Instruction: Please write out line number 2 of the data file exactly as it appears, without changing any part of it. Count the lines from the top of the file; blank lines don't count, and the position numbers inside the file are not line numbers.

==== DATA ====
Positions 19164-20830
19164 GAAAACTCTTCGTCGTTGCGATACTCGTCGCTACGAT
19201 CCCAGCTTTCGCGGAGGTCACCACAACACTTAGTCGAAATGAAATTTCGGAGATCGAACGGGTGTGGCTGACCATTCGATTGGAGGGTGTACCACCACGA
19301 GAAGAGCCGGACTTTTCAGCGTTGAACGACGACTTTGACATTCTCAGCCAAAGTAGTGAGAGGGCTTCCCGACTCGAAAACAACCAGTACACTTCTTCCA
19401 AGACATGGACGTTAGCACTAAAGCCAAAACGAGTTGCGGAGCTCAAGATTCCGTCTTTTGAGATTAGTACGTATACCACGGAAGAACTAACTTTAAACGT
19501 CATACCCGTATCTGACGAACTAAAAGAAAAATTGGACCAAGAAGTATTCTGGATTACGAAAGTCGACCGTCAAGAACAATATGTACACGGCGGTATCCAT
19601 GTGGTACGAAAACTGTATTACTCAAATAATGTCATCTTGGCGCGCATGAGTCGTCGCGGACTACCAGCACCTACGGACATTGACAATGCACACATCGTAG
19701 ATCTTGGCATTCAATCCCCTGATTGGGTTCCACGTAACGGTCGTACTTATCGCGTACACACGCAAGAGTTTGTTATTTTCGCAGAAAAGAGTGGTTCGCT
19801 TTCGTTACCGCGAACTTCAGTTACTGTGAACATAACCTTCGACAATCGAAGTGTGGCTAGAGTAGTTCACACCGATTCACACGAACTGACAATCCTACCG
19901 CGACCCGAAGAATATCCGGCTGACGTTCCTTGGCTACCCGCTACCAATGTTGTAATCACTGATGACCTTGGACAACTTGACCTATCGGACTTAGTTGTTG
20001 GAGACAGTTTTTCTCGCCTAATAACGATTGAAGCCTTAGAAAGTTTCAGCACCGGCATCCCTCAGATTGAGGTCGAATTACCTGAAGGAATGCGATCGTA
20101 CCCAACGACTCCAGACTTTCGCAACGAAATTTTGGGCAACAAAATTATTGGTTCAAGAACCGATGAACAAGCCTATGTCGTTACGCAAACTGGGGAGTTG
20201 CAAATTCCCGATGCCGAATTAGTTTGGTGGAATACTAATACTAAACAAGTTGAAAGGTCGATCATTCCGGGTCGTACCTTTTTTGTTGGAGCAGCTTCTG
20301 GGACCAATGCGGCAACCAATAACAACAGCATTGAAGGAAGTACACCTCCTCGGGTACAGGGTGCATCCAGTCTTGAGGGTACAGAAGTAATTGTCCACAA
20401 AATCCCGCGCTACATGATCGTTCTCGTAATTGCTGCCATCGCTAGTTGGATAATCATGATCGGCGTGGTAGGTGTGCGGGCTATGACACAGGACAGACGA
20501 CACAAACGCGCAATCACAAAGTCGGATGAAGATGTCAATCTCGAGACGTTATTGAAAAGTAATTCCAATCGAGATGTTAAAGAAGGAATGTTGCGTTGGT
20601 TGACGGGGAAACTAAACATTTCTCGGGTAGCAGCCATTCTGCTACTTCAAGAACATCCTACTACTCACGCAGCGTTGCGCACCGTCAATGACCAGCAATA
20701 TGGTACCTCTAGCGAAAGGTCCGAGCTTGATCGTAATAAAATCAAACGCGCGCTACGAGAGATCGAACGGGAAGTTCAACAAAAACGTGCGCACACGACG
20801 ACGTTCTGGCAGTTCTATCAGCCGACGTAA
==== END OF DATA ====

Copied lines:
19164 GAAAACTCTTCGTCGTTGCGATACTCGTCGCTACGAT